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Inception Teaches Us to Dream

Inception is a creative film that is visually stunning and spiritually stimulating. Cobb, played by Leonardo DiCaprio, is a man who infiltrates the minds of powerful individuals to extract their secret ideas. He does this by entering their dreams. In the film, Cobb and his team are hired to do something completely different: introduce an idea into someone’s mind so that it ultimately results in action. This word for this is inception.

To accomplish the task of inception, Cobb leads his team into increasingly deeper dream levels. Eventually, he must risk losing his own sanity and grip on reality by entering a perilous dream state known as “limbo.”

Inception has many spiritual applications. It can be argued that the film is a metaphor for our spiritual lives because it addresses existential questions such as, “What is most important to me?” and “What is real?” Like characters in the film, we may discover the answers to these questions and wake up to reality, or we may wander aimlessly in limbo.

At each dream level, the spiritual metaphors become increasingly profound. There is danger even at the first level. As Cobb teaches Ariadne, his “dream architect” apprentice, how to navigate in the dream world, she finds herself getting menacing looks and even physically threatened from other people in the dream. Cobb explains that any foreign idea is viewed as a threat to the subconscious mind; therefore, it sends trained “dream assassins” to literally attack the visitors in the dream.

This danger in Inception is similar to the spiritual battles that Jesus followers encounter. If we are trying to live for Him, we are perceived as being a threat to Satan’s plans, and he will constantly attempt to thwart us. Another tactic is to place barricades between us and unbelievers so they will not hear the Good News. However, just as Cobb and his team are able to escape the clutches of evil, God is more powerful and always provides us a way out of Satan’s grip.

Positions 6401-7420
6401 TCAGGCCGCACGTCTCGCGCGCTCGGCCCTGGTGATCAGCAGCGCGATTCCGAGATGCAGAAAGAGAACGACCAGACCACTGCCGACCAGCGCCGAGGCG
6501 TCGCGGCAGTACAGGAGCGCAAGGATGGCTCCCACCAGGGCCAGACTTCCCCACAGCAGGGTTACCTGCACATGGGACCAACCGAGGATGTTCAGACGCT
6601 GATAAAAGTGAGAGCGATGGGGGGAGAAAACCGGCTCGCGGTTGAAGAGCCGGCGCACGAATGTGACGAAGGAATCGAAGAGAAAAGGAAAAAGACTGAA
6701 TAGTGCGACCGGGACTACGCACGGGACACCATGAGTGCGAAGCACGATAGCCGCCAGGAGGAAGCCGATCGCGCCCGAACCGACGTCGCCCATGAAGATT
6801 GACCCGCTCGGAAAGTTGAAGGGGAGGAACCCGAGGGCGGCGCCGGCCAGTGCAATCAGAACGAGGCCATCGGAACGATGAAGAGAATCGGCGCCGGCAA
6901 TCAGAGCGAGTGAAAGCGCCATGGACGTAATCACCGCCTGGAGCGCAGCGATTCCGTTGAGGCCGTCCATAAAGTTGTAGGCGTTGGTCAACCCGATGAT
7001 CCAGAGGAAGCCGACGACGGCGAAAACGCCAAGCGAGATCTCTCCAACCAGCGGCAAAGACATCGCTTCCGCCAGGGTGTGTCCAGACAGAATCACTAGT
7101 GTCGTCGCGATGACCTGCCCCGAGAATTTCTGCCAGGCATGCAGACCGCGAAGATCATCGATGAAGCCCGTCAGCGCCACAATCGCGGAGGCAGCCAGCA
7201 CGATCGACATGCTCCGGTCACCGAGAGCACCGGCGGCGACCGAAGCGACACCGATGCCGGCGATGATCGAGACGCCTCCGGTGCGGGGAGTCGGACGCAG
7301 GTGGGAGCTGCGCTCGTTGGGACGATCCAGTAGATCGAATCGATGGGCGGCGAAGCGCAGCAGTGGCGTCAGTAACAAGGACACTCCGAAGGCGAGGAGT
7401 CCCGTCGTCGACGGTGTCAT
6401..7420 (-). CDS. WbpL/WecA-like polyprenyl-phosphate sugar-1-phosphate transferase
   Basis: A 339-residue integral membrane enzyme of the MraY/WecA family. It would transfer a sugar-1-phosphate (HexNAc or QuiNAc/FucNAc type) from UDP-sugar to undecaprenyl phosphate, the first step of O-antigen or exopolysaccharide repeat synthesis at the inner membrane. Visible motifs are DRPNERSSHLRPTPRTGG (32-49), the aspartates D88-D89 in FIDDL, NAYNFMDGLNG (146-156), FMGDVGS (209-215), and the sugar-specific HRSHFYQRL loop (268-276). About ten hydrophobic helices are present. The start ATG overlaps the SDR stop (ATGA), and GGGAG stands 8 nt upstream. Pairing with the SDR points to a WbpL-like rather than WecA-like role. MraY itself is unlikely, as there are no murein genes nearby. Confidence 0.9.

In a deeper dream level Cobb comes face-to-face with feelings that make his life miserable. He blames himself for his wife’s death, and tries to keep her alive in dreams to alleviate his guilt. Sometimes we do the same thing. We nurse and coddle our guilt until it grows and controls us. Unintentionally, we can become our own worst enemies. Just as Cobb had to forgive himself, we must forgive ourselves to experience the freedom that God has given us though his grace.

At the deepest level of the dream, Cobb almost loses hold on reality. When he and his wife created their own dream and lived as they wanted, he said, “We lost sight of what was real.” Cobb’s wife lost her senses because she selfishly hid her “totem”, which was a compass for what was real in her life.

This can happen so easily in our lives. When we decide to make it about us and live without God we lose sight of what is important, and we miss out on all the blessings God wants to give us.

Just as Cobb looked for signs of truth within his “totem”, if we seek God and look for signs of His presence, we will find the truth.

(spoiler alert)
At one point in the film, before Saito was entrenched deeply within the dream world, he told Cobb, “Don’t you want to take a leap of faith? Or become an old man, filled with regret, waiting to die alone!” Ironically, after Saito had grown old living in limbo, Cobb found him and reminded him of his statement. Then he told Saito to take a “leap of faith.” Instead of turning into old, regretful people, Jesus is asking us to put our faith in Him. He will never give up on us; He will pursue us to our deepest depths of despair and wake us from our dream.

When Cobb is awakened and sees his children’s faces for the first time in years, it is like he has entered heaven. This is the ultimate goal for us. Jesus desires an intimate relationship with us, and one day He wants us to be able to look upon his face.

As a film, Inception was entertaining and even fun, if you can follow the twists and turns in the dream sequences. As a spiritual metaphor, Inception teaches us a lot about life. We will face pressures and encounter many trials, but we cannot blindly sleep through them. In the end, what counts is keeping our eyes on our personal totem, Jesus Christ. When we do this, there will be no limit to the dreams we can dream. As Cobb’s friend Eames says, “You mustn’t be afraid to dream a little bigger, darling.”

Four out of five stars

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